My parents started teaching me to ski at age 3. Like they say, start ‘em young. By the time I was 7, skiing was second nature. Like walking. You point your tips downhill, and you go.
Of course, there was oodles of effort behind the scenes that I never thought about: buying the gear, packing it in the car, signing me up for ski lessons, paying for my seasons pass. Not to mention that one time my slippery ski boots sent me flying into a toilet seat at the lodge restroom and I went home with six stitches to my forehead. I still have the scar.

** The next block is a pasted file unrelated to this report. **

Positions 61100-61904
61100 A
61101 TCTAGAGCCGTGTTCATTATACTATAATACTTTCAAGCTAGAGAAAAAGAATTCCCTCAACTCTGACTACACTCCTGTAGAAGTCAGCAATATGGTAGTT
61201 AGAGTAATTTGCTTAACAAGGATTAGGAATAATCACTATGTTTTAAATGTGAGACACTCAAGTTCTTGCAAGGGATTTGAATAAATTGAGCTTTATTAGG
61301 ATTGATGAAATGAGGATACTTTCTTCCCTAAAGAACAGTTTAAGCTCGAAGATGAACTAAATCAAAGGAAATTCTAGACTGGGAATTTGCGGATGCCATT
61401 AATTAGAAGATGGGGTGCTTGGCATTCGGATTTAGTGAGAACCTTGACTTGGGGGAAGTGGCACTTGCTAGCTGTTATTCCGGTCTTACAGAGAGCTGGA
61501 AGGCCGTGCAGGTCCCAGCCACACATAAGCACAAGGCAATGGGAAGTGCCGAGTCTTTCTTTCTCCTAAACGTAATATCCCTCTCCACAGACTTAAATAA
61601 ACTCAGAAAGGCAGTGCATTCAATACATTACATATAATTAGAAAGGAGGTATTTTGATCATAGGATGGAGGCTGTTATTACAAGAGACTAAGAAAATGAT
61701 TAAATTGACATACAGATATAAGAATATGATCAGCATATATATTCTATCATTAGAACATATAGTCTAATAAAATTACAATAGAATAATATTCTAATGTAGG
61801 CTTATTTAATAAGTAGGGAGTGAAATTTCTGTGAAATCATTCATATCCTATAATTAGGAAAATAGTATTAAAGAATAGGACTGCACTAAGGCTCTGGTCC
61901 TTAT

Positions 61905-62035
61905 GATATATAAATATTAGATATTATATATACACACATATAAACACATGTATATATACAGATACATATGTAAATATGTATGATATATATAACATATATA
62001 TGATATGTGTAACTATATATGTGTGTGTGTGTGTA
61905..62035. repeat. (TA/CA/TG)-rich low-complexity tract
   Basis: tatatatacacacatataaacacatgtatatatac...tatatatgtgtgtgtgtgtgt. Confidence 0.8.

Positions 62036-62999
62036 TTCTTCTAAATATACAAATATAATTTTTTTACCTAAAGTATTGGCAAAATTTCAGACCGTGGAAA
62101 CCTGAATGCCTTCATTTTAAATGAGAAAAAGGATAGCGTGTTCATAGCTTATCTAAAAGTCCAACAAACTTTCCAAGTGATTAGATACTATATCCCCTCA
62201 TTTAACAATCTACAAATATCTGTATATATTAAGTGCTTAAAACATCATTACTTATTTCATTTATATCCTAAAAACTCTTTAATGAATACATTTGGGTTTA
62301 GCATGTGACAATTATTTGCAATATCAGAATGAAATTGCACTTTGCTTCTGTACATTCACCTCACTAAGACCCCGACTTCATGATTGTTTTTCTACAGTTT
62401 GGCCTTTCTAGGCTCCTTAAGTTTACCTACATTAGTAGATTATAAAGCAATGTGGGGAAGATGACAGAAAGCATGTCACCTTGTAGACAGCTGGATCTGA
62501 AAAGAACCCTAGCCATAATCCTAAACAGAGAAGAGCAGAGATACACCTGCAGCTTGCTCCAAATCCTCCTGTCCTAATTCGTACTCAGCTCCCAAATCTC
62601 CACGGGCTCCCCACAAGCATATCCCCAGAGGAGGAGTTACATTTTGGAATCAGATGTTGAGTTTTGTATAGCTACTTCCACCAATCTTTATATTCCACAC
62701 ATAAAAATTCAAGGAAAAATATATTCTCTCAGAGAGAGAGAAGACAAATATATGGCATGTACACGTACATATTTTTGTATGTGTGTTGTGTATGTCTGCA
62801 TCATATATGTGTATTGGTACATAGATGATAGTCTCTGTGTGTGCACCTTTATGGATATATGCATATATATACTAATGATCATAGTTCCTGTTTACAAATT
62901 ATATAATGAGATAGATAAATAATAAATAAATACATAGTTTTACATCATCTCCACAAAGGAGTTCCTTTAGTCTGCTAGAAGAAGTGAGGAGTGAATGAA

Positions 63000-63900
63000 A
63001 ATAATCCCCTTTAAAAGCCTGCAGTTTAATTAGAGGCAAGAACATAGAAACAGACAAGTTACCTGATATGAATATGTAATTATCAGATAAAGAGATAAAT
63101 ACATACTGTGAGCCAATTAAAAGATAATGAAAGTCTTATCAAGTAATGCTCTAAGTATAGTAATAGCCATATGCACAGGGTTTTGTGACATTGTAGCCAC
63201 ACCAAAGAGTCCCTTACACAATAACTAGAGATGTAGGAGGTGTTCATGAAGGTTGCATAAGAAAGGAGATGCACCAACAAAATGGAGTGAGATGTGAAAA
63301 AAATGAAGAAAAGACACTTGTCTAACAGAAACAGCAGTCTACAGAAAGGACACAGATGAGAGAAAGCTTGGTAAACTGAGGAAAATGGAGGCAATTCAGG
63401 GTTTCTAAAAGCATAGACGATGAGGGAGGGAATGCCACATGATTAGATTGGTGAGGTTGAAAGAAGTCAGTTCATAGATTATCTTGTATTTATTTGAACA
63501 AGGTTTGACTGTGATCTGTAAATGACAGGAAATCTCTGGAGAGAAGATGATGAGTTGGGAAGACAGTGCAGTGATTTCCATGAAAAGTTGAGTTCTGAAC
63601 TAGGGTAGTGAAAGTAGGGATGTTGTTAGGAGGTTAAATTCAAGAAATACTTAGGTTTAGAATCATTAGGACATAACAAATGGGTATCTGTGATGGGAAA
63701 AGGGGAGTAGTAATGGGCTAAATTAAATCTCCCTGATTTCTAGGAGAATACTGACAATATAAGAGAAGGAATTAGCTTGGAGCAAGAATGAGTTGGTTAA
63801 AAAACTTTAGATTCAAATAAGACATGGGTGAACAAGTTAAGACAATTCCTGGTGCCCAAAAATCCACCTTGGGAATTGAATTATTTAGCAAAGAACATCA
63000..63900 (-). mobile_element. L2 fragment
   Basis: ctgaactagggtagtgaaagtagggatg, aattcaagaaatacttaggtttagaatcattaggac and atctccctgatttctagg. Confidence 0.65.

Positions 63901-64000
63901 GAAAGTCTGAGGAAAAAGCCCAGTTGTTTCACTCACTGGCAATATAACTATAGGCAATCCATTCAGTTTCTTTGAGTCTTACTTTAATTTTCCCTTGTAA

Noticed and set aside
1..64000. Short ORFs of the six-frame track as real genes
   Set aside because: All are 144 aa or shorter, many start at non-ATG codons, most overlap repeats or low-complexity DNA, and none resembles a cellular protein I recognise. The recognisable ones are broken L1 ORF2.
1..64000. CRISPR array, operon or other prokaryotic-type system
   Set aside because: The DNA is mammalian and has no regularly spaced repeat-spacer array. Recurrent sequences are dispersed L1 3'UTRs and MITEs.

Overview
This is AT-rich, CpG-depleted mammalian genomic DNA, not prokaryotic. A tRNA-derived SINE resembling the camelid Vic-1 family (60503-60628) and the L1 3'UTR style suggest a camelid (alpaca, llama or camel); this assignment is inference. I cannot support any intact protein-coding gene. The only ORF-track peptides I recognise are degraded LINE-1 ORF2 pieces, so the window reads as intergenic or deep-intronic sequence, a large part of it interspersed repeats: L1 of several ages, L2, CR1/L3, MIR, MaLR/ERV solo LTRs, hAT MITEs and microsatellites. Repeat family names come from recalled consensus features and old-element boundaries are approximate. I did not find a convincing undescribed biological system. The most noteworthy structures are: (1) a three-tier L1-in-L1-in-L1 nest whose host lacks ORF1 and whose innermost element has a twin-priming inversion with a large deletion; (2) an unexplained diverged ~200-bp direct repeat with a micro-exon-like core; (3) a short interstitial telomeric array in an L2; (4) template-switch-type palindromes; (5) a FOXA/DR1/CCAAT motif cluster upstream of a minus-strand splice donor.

I never realized how lucky I was to grow up skiing until two decades later. I was skiing solo at Snoqualmie Pass, taking a personal day from my design job in the big city, and rode the lift up with a talkative mom. She filled me in on exactly how long it took to get her kids into their gear, up to the hill, and onto the slopes. Time, money, and lots and lots of patience.
I emailed my mother as soon as I got home. “Thank you,” I wrote. Which is why I have no regrets whatsoever donating my time and skills to a worthy cause such as Mt Ashland Ski Area, so that the next generation can learn to ski just like I did.